The second issue of this series nearly made it into last month's reviews, but was just barely bumped out by Dawn of the Jedi, and as this issue is as good as the last, it had to make it this month. The series, set shortly after the events of Revenge of the Sith, follows Darth Vader, Moff Trachta (a character from earlier Star Wars comic stories), and our narrator, a recently graduated Imperial Lieutenant named Laurita Tohm, on a desperate fight from Coruscant with a wounded Emperor Palpatine to escape a coup attempt. The story has all the hallmarks of a great Star Wars story: character, a sense of what has come before, and action. The story does a good job of getting into the heads of each of its three protagonists. There are interesting parallels between the three men, all of whom have been scarred and lost limbs; they are all broken men, and we see them all dealing with how broken they are, both physically and mentally. We see one scene of Vader in a fit of rage at the Jedi he once served with, and you can see Vader justifying the acts he perpetrated against them in his rage. Trachta gets revenge on the being who scarred him, and Tohm reveals the origin of the damage to his body. I don't want to reveal what the Ghost Prison of the title is, because it's a great moment and something I could discuss in a future review, but it continues to explore how the Jedi were compromised during the end of the era of the Republic, and how far they had strayed from their ideals. Darth Vader and the Ghost Prison is a great series for both the die hard and casual Star Wars fan to read, not being heavily beholden to continuity but still rewarding those of us who are long time readers.

The Unwritten #39
Story: Mike Carey
Art: Peter Gross

It's hard to review a single issue of one of these continuing Vertigo series, especially when they are forty issues into an epic that, while it has beginnings and endings to arcs, is pretty much one continuous story. The Unwritten has been one of my favorite Vertgo series since it launched, and the last arc ended act one of the series, and this issue continues "The Wound," the first arc of the second act. This arc has barely featured the regular cast of the series, with only Richie Savoy, lead character Tom Taylor's vampire friend, appearing for more than isolated panels. But the characters for this arc are still interesting. Australian detective Didge and Danny, former employee of the Cabal,  catch up to Lucas Filby, leader of the Church of Tommy, and find that he is more tied to the events of the series then suspected. The issue also features the origin of fan favorite character Pauly Bruckner, better known as the fowl mouthed anthropomorphic rabbit, Mr. Bun. And being that this is The Unwritten, there has to be that sense of magical realism that has existed in so few comics since the heyday of The Sandman, where the world of thugs, cults, and hitmen are set against appearances by magical prosthetic hands and prophecy spouting unicorns. Next issue looks to be the return of Tom Taylor to the book, and further revelations on the damage to the Leviathan, and a resolution to the events in Australia. I'm curious to see where Tom's journey goes from here, and what he will do when he learns about the damage his war with the Cabal caused. But for now, I just have to deal with a comic that ends with people charging off to stop the villain on unicornback. There are worse things.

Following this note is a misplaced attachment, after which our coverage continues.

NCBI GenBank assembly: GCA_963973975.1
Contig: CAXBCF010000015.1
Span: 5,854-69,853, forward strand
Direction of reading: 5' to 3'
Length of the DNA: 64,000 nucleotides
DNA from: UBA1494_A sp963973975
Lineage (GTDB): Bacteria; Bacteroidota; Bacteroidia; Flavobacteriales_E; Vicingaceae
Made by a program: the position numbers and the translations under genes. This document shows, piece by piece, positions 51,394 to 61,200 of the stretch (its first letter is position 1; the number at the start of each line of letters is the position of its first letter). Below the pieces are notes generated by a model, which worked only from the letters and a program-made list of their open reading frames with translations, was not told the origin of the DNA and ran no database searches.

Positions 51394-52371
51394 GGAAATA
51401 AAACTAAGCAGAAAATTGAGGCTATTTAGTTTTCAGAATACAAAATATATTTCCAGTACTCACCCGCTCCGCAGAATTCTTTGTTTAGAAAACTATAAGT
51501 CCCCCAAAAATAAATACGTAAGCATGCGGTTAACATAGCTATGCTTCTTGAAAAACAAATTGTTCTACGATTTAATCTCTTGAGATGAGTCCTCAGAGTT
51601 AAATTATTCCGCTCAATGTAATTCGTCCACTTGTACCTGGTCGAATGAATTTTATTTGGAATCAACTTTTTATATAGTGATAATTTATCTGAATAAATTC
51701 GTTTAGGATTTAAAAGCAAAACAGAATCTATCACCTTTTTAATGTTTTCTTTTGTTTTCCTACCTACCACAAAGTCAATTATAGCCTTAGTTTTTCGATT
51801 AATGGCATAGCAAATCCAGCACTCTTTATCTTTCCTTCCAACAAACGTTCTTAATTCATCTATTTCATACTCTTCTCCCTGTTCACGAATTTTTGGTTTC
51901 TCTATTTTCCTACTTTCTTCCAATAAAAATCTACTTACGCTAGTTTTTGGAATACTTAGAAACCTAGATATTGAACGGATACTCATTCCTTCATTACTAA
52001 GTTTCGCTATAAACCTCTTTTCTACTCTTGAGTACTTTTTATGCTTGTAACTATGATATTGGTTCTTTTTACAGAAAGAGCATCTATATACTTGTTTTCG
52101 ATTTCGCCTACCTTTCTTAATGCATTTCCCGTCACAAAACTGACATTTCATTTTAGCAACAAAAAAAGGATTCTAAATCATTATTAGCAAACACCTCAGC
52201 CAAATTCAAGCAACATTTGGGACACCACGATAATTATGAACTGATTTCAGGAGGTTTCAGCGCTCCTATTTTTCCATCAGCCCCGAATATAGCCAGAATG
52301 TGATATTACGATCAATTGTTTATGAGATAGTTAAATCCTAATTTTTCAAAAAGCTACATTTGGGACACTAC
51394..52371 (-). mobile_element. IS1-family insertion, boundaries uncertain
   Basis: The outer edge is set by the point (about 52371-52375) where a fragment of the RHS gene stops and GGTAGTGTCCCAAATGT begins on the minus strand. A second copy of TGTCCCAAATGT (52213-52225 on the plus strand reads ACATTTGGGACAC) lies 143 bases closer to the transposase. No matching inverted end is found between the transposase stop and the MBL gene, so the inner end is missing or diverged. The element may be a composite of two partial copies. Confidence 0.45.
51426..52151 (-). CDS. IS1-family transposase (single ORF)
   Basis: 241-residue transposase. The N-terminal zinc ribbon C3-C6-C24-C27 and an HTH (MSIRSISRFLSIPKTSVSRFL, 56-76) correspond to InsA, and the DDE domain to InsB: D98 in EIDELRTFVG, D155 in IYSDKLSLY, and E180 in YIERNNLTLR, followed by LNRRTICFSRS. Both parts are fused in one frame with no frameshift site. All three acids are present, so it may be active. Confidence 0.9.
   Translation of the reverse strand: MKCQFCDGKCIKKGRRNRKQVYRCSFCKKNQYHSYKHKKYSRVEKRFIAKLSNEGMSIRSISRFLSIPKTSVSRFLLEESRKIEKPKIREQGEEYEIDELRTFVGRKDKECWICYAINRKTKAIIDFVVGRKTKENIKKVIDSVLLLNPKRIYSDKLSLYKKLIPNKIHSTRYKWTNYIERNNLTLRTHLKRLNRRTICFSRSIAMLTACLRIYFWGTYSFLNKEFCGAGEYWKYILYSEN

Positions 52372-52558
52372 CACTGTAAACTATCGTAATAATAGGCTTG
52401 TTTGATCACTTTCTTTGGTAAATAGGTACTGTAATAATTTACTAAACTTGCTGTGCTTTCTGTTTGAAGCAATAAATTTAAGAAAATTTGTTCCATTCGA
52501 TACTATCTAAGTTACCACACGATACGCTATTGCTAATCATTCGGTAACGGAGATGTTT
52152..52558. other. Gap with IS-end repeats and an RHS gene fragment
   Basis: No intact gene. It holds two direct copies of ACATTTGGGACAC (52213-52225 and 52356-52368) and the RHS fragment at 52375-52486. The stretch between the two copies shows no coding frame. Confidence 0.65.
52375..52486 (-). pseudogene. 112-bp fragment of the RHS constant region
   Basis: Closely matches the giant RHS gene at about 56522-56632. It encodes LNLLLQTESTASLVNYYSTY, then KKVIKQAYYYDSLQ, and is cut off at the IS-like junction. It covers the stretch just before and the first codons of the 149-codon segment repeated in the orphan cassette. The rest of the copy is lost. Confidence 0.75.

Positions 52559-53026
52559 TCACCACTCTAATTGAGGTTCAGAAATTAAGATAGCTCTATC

Wonder Woman #11
Story: Brian Azzarello
Art: Cliff Chiang

Wonder Woman is the title that came out of the New 52 as probably the most changed title. Brian Azzarello was not a writer anyone expected to see on the title, and that has breathed a new life into the adventures of Diana. There have been controversies along the way, no doubt, but I have found the book to be an interesting combination of mythology and superheroics. This issue seems to be moving the plot that has driven the series until this point, the fight over the thrown of the dead Zeus and the fate of his illegitimate child with the mortal Zola, into its endgame. The gods are assembled, and Wonder Woman is facing them down. Azzarello has given Diana a strong voice, and understands her as a character; she is both a fierce warrior and a font of compassion. One of the things that has been spectacular about the post-New 52 Wonder Woman has also been the re-envisioning of the Greek gods by artist Cliff Chiang. This issue, both Demter and Artemis make their initial appearances, looking as stunning as the rest of the gods, with a plant based Earth mother in Demeter, and a silvery, moon like luminescence in the moon goddess Artemis. With Diana finally facing down Hera, who has plagued her since the beginning of the series, and Apollo, whose machinations are behind much of the chaos she has encountered, its time to see what the Amazon Princess and her friend's fates will be.